While I agree with our original reasons to invade Afghanistan–to destroy Al Quaeda training camps, punish those responsible for the 9-11 attacks and capture Osama Bin Laden–waging war on the country seemed odious for several reasons, the biggest of which is that back when the USSR was still a potent power, its conquest in Afghanistan helped seal its demise.
Granted, the U.S. contributed to their failure. Even so, as fighters, Afghanis and their Muslim extremist counterparts who converge to wage Jihad are formidable. Further, the terrain is difficult to negotiate and provides natural protection to those who know well its nooks and crannies. Afghanistan has long been corrupted by warlords and extremist groups.
One thing that unites Afghanis is honor. They loathe foreign intrusion. In lieu of it, they’ll fight among themselves but in the face of incursion, they unite and are willing to suffer greatly to repel it. They don’t mind dying in large numbers… it brings honor.
There’s no ethnic/cultural cohesion in Afghanistan. Specific groups dominate territories. They compete for resources, land and power, which continues to change the Afghani map. That makes it harder for an outside force to establish and maintain consistent local intelligence, because different sects maintain different loyalties and relationships between sects often is dynamic.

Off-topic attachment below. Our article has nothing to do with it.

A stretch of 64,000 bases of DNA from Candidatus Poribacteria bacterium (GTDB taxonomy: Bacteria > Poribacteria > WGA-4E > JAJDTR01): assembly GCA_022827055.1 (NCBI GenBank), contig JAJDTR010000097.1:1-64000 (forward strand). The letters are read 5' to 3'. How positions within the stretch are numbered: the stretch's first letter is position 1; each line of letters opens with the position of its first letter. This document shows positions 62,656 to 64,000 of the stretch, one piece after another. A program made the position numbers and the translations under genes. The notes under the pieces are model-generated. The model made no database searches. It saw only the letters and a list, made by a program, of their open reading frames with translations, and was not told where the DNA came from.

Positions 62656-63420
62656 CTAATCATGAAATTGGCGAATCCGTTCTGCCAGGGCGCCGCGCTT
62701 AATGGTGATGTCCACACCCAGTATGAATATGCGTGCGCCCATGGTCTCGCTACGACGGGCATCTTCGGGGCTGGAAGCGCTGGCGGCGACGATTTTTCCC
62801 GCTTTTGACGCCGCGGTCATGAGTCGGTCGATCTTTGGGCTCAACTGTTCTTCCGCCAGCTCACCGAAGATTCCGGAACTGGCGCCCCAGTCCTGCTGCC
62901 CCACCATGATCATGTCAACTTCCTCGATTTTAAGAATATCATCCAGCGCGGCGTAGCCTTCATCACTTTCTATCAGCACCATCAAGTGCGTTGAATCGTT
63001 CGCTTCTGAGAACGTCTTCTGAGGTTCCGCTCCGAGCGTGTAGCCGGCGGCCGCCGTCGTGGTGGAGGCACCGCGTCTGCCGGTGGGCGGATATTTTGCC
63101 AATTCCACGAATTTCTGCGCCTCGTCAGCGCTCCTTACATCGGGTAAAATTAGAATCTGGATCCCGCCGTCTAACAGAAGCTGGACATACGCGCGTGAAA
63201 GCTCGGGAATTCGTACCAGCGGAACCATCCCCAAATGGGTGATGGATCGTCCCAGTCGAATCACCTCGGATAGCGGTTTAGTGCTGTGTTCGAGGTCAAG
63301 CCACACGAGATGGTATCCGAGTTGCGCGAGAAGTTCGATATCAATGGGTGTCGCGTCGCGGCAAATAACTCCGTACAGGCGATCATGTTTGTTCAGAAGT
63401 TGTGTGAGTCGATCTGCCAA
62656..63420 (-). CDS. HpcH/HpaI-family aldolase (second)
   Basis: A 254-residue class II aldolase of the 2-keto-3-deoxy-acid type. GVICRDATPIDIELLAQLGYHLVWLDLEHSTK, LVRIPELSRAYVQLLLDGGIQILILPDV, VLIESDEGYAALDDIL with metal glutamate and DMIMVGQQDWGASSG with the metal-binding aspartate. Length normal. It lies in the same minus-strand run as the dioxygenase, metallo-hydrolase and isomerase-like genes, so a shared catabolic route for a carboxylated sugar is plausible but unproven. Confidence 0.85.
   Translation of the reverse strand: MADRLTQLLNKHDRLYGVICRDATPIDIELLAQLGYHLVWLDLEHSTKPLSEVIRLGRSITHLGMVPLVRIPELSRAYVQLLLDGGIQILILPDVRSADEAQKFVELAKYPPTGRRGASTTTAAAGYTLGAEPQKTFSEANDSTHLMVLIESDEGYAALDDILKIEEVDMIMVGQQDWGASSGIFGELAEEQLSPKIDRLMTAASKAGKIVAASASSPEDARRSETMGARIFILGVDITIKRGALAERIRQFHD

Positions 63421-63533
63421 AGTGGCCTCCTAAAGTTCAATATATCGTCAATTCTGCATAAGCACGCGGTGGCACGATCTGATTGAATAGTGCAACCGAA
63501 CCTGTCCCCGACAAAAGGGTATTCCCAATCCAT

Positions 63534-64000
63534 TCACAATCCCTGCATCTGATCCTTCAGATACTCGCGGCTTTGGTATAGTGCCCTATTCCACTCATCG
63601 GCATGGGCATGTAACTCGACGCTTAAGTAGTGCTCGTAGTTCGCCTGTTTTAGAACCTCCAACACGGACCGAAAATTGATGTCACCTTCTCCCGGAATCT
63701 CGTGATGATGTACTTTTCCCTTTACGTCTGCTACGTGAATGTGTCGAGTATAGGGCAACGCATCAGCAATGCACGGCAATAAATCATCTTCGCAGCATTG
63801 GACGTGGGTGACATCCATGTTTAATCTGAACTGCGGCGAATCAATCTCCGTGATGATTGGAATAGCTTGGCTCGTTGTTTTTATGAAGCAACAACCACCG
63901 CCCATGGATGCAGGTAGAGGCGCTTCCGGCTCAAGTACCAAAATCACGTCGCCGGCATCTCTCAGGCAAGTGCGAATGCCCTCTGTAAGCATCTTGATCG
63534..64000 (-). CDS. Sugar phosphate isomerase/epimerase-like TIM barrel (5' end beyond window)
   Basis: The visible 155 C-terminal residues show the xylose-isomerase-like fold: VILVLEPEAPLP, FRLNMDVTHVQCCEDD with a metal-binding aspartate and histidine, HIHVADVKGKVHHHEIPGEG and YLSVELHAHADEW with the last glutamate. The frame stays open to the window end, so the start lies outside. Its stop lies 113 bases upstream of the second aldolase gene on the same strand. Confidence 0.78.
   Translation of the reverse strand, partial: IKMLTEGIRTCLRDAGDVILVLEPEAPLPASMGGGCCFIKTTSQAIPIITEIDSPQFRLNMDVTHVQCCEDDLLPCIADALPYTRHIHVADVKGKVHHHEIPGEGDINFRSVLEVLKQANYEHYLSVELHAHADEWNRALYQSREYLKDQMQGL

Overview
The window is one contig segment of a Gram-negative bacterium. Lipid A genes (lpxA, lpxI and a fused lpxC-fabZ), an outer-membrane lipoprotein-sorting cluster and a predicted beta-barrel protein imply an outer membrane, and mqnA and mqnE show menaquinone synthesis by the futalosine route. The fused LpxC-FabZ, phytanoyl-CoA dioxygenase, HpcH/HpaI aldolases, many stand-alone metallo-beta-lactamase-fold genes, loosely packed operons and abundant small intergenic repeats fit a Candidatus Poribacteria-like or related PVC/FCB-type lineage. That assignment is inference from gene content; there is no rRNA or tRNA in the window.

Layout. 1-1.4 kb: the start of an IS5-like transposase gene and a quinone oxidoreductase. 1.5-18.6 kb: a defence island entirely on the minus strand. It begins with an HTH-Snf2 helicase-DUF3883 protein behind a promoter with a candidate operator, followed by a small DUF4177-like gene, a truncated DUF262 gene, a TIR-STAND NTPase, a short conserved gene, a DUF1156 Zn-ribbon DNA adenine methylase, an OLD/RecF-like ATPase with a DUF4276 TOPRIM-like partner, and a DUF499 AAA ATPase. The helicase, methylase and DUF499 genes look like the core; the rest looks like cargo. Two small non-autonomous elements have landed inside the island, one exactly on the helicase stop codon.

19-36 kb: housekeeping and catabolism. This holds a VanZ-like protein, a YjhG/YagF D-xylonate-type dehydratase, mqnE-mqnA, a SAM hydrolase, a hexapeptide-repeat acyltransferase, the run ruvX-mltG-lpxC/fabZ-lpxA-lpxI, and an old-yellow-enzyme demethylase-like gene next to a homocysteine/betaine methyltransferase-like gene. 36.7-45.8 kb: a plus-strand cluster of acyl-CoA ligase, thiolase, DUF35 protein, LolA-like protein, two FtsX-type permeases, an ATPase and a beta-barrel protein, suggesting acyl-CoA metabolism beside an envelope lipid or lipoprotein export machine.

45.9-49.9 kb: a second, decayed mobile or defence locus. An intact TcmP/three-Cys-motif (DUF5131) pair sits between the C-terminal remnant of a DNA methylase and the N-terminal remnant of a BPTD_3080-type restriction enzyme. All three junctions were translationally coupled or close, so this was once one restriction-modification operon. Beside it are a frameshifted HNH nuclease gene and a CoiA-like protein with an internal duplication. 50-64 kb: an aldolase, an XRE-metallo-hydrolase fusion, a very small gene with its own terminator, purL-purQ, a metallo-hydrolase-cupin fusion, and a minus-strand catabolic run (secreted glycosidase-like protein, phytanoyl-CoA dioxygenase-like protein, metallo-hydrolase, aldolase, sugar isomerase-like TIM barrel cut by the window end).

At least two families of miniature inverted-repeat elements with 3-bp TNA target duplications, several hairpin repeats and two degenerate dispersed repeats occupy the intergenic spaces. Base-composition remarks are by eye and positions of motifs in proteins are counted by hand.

Afghanis are also inextricably linked to the drug trade. In addition to its biggest cash crop, the Opium Poppy, marijuana grows wild in Afghanistan. It’s also farmed in copious quantities. We hear far less about Afghanistan’s pot than its poppies but pot is everywhere there.
I personally feel that pot should be decriminalized but having a ready supply of high-quality herb is at the very least a “distraction” to troops, to say nothing of the availability of harder, truly dangerous substances like opiates. Both affect judgment, reaction time and alertness, all of which soldiers need. So even though I approve of recreational and medical marijuana use, pot use among soldiers can have deadly consequences.
The Taliban is a dire threat, to be sure. Once dismantled, it returned, took root and again thrives in Afghanistan. Our presence there contributes to its rapid growth.
For these reasons, I view ongoing military conquest in Afghanistan with extreme trepidation. I just don’t understand how it can turn out well.